Bilton News – 9th July 2020

Bilton news – July 9

Welcome phone call: it came from my hairdresser asking if I would like to make an appointment. Yes please. It will be different, lots of PPE and a list of things I must do and cannot take on to the premises. The experience may not be all I wish it to be, but needs must. The end result will be worth it. It is good to see businesses open again but we are all a little anxious, owners and customers alike. Let us hope that the science is right and now is the right time to move forward.

Library: a cautious start will now have been made. Next week I will be able to tell you how things are going. It is a new experience for everyone and a complete unknown. Nowadays libraries are mostly run by different organisations working in partnership with North Yorkshire County Council so different libraries have slightly different arrangements and not all are open yet. At Bilton the opening hours are Monday 2-4pm, Tuesdays and Thursdays 10am-noon. Customers will only be able to go as far as the door to deposit the books borrowed before the lockdown. These will then be quarantined. At the same time it will be possible to pick up an order form for books which customers can collect. There will be someone on the door explaining how it all works. Orders can be made by telephone 01423 564630 and order forms can be printed from the website where up to date information can also be found. Facebook is worth following too. Unlike some libraries which have asked customers to return books gradually over a period of weeks at BIlton we take the opposite view. The sooner the books are back the sooner they can be returned to the shelves and planning for the next phase allowing customers back into the library to browse and use the computers can start. There is no date for this yet. If your library is not yet open or the reduced hours at your branch do not suit, books can be returned to Bilton and Woodfield Community Library which is on Woodfield Road, on the same site as the school and Children’s Centre. There is a car park. Please only leave books during opening hours.

Lasting legacy: as we move away from lockdown and the whole pandemic becomes a memory that for many will not be a good one it is nice to think of the positives. One was the pleasant, socially distanced cups of tea enjoyed by neighbours in their gardens on balmy summer days. They started on VE Day and we all said we must do this again, and for a while we did. But now the weather has taken a turn for the worse and as lives once again become busier the afternoon teas are on hold maybe never to return. But there is a lasting legacy. Now, when neighbours catch a glimpse of each other going about their increasingly busy lives, when we ask “How are you?” we are not just being polite and hoping for a positive answer, we really want to know.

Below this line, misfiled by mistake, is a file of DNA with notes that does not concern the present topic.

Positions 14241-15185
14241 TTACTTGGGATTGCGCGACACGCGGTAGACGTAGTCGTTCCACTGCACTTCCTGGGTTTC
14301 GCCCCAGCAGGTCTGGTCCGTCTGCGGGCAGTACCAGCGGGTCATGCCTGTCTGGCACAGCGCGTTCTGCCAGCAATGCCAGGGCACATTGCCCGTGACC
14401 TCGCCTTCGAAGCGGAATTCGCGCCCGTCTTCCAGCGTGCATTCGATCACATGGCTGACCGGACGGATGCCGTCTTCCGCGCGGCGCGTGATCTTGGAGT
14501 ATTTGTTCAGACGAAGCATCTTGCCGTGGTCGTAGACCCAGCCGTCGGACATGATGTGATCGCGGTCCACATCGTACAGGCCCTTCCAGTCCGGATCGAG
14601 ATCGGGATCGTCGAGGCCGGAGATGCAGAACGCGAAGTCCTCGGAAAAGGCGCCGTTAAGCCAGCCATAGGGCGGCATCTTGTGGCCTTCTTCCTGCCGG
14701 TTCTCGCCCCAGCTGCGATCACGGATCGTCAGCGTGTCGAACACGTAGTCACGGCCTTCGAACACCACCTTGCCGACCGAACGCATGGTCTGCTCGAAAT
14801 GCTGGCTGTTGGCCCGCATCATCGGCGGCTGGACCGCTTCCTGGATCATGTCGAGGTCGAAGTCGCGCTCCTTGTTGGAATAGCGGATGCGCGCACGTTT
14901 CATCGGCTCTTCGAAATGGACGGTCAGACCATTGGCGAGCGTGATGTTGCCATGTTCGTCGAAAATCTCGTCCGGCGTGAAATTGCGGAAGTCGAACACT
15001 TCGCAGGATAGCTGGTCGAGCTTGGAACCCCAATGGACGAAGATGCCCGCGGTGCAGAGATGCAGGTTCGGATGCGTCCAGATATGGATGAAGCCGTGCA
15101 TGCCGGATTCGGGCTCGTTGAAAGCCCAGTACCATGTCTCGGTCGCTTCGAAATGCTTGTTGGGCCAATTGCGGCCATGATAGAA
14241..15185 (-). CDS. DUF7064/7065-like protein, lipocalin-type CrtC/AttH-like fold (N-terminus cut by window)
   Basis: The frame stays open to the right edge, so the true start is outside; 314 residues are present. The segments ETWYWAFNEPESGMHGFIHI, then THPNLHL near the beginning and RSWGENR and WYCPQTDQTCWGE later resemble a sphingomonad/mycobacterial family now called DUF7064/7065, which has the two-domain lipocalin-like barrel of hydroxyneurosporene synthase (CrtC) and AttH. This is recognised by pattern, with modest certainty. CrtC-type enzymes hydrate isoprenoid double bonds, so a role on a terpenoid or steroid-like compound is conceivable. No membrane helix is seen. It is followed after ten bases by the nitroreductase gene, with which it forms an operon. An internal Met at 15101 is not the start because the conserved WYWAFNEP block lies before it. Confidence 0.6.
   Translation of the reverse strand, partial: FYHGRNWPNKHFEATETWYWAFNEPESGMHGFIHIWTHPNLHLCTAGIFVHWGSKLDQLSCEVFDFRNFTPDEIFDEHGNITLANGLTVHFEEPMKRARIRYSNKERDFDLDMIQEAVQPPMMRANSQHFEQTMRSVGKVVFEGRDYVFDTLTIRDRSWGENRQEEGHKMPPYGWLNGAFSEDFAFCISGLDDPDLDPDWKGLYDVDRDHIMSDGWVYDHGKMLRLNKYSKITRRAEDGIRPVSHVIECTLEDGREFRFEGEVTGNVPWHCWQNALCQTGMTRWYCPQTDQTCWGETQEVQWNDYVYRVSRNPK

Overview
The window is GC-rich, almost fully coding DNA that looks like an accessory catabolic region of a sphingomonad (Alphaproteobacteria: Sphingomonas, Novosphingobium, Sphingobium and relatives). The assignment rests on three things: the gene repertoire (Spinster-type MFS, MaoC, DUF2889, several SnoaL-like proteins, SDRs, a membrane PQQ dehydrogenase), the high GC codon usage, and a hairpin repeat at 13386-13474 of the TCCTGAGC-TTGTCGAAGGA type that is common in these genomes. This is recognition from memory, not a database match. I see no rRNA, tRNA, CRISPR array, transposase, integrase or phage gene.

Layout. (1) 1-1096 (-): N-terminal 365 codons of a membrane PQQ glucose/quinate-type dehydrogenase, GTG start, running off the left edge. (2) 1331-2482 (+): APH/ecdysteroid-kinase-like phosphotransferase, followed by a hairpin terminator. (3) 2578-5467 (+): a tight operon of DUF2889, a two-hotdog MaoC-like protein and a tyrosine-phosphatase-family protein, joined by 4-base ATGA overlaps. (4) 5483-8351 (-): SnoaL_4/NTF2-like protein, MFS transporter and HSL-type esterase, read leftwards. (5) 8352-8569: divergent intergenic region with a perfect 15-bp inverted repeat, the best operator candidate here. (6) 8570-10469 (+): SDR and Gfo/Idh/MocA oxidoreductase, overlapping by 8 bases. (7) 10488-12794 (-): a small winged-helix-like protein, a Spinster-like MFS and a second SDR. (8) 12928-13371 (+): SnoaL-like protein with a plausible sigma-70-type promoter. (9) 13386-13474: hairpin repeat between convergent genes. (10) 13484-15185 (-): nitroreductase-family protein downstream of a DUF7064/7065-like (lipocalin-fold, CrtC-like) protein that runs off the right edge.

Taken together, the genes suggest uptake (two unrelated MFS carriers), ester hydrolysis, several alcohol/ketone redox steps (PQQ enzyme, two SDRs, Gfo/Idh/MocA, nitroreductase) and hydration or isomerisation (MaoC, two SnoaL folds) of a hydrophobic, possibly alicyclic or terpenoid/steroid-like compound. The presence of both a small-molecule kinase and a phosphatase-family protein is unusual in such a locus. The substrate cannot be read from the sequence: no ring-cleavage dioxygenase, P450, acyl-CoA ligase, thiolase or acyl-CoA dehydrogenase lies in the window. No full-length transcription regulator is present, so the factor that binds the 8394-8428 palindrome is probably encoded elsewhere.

This weeks’ problem: is one I do not think you can help me with. I have not needed my diary for over three months and now that I have a hairdressing appointment to put in it (not much else yet) I cannot find it. Where can it be? I have not become a domestic goddess over the lockdown so the house is not meticulously tidy with a place for everything. So my task this week is to make it like that and find the diary.

Bilton News – 2nd July 2020

Bilton news – July 2

At last: lockdown measures are slowly being relaxed allowing more businesses to reopen. Most of those affected are now busy working behind the scenes so they can be ready to welcome customers back soon. But it is not all over. It will not be business as usual, this is just a start.